We hiked down to the Otter Cliffs, passing Thunder Hole and ending at Sand Beach. From our campgrounds, this was a good easy hike with a nice payoff along the way. The fog was still sitting low which hindered our view so we came back to these sites later in the afternoon to get the best view.
For mountain biking, we rented bikes in Bar Harbor from Acadia Bike for two days and biked around Eagle Lake, Bubble Pond and Jordan’s Pond using the Carriage roads. In the early 1900’s, John D. Rockefeller, Jr. constructed 57 miles of Carriage Roads for the use of hikers, bikers, horse riders, and horse-drawn carriages on the island. There are no cars allowed on the Carriage roads and they are kept in pristine condition by volunteers in the area. The Carriage roads are very hilly but not considered useable by only experts. We found it to be a great workout though! For the cycle-enthusiast, the most challenging pathway is along the summit road up to Cadillac Mountain. However, this is not considered a Carriage road and bicyclists share the winding roadway with motor vehicles and should be very cautious.
Cadillac Mountain is a special mountain as this is the highest point in Acadia National Park where sunlight first shines on U.S. soil each morning during this time of year. We set our alarm to an early 4:30am to drive up to the summit and catch the sunrise which approximated 6:20am. Because of the low laying fog, the sunlight cast a pinkish-orange glow across the rolling clouds which made for a very beautiful sunrise that we could compare to Santorini’s sunset. We came back in the evening in order to catch the full view of the surrounding islands and it was well worth it for the stunning vistas!
One day for lunch, we landed at The Jordan Pond House in the midst of our mountain biking and it was AMAZING! Ben’s parents introduced us to the restaurant by way of Ben’s birthday gift and we were so happy to have that slice of heaven during our active biking day.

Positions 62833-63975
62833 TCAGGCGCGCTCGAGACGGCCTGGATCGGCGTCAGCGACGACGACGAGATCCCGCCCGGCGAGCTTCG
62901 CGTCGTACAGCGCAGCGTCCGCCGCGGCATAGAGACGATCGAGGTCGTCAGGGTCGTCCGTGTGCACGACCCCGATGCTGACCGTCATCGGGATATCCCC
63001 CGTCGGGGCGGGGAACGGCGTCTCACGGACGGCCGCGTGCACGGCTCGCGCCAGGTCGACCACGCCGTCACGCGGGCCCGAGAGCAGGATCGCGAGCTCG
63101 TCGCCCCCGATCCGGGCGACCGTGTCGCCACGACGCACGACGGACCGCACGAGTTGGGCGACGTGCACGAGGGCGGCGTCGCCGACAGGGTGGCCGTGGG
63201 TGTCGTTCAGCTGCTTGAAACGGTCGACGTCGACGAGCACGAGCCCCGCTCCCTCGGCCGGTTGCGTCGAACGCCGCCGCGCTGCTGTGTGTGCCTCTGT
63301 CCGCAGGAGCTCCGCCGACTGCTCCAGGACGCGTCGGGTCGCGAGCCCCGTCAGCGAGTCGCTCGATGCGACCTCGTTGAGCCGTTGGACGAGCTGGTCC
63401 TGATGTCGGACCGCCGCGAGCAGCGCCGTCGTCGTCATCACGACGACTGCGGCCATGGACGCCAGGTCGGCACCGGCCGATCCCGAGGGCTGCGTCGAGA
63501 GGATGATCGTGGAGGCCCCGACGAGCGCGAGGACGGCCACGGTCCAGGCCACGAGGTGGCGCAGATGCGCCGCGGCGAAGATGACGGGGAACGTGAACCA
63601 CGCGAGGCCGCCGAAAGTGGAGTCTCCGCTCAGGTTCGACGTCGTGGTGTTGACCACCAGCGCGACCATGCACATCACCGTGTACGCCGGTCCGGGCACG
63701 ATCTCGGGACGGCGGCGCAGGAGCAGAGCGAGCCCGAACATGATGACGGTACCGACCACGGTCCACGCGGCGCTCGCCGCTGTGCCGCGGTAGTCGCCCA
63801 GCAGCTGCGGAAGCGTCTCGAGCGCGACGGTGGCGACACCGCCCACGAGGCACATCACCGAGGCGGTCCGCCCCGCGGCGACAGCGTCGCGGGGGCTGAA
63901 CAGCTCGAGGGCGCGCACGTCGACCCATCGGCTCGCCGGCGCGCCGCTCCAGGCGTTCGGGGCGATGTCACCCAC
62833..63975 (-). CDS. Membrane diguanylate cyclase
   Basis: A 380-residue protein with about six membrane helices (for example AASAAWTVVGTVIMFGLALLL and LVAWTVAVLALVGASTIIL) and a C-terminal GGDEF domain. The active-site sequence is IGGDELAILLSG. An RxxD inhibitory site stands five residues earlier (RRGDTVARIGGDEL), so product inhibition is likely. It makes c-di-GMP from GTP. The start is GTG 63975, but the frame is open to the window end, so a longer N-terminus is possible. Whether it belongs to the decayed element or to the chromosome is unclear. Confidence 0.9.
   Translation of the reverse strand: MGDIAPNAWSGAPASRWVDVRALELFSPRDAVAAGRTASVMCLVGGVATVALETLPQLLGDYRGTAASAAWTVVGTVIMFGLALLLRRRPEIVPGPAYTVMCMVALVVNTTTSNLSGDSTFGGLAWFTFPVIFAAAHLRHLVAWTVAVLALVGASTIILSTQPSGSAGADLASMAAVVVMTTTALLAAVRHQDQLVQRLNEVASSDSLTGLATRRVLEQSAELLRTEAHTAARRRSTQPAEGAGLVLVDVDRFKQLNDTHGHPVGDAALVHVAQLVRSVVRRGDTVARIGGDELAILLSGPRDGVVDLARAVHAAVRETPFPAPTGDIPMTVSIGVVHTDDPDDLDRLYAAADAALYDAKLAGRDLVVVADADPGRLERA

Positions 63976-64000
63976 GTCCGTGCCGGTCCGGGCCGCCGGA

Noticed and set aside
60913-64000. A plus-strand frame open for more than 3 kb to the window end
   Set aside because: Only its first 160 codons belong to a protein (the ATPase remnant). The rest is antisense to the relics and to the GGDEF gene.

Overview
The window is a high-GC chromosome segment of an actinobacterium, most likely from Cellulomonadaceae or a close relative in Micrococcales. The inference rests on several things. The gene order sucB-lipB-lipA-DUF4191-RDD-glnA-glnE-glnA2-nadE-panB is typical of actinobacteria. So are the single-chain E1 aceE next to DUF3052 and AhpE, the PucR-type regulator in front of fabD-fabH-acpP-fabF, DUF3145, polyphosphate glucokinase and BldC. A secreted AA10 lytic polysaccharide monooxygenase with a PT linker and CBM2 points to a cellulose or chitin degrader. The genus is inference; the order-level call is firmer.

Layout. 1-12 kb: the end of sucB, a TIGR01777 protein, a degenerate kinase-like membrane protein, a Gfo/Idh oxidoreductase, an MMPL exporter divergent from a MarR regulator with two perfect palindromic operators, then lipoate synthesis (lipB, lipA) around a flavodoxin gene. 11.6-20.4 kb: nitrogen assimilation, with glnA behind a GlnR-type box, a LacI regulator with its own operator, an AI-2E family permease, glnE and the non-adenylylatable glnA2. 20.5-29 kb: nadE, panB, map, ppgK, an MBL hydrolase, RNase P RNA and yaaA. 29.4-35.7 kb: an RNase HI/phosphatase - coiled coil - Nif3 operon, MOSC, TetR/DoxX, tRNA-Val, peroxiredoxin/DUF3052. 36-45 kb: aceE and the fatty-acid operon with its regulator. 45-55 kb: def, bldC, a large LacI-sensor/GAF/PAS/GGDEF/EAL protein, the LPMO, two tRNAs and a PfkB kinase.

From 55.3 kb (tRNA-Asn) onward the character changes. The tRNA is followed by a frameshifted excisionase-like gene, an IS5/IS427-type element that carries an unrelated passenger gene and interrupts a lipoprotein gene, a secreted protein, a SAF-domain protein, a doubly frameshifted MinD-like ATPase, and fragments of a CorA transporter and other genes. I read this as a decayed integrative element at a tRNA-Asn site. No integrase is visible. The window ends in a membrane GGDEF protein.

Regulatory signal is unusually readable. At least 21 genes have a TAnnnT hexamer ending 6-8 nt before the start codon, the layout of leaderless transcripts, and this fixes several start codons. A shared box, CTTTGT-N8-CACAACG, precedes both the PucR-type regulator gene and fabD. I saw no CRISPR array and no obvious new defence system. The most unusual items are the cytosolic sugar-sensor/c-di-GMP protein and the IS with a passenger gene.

According to the Jordan Pond House website,” the dining traditions of the Jordan Pond House date back to the late 1800’s. During that era tea houses were established to cater to the growing number of sophisticated summer visitors.”
We learned that when the original owners decided to retire, John D. Rockefeller, Jr. purchased the establishment in order to continue the tradition. They are traditionally known for their popovers. What is a popover you ask? WELL, it’s a light, rather hollow roll made from an egg batter that originated from Yorkshire pudding around the 1700’s, typically baked in pans which have straight-walled sides rather than angled. The name popover came from the fact that the dough would “pop over” the tin while baking. Our popover was served with homemade strawberry jam and butter. It was an awesome summer treat!
After turning in our bikes, we found ourselves with a little bit of time and decided to hike up to Bubble Rock. The hike is a very short 0.7 mile each way up to Bubble Rock which had a very high payoff. The famous rock is nestled precariously on the eastern edge of the South Bubble. Its landing spot is a result of glacial sliding many years ago. Scientists think that the rock originated about 40 miles away near Lucerne. This rock leaves your stomach a bit queasy looking at the seemingly unstable resting spot. Despite its significant weight, I wasn’t convinced that leaning on it wouldn’t shove it right over the edge. 🙂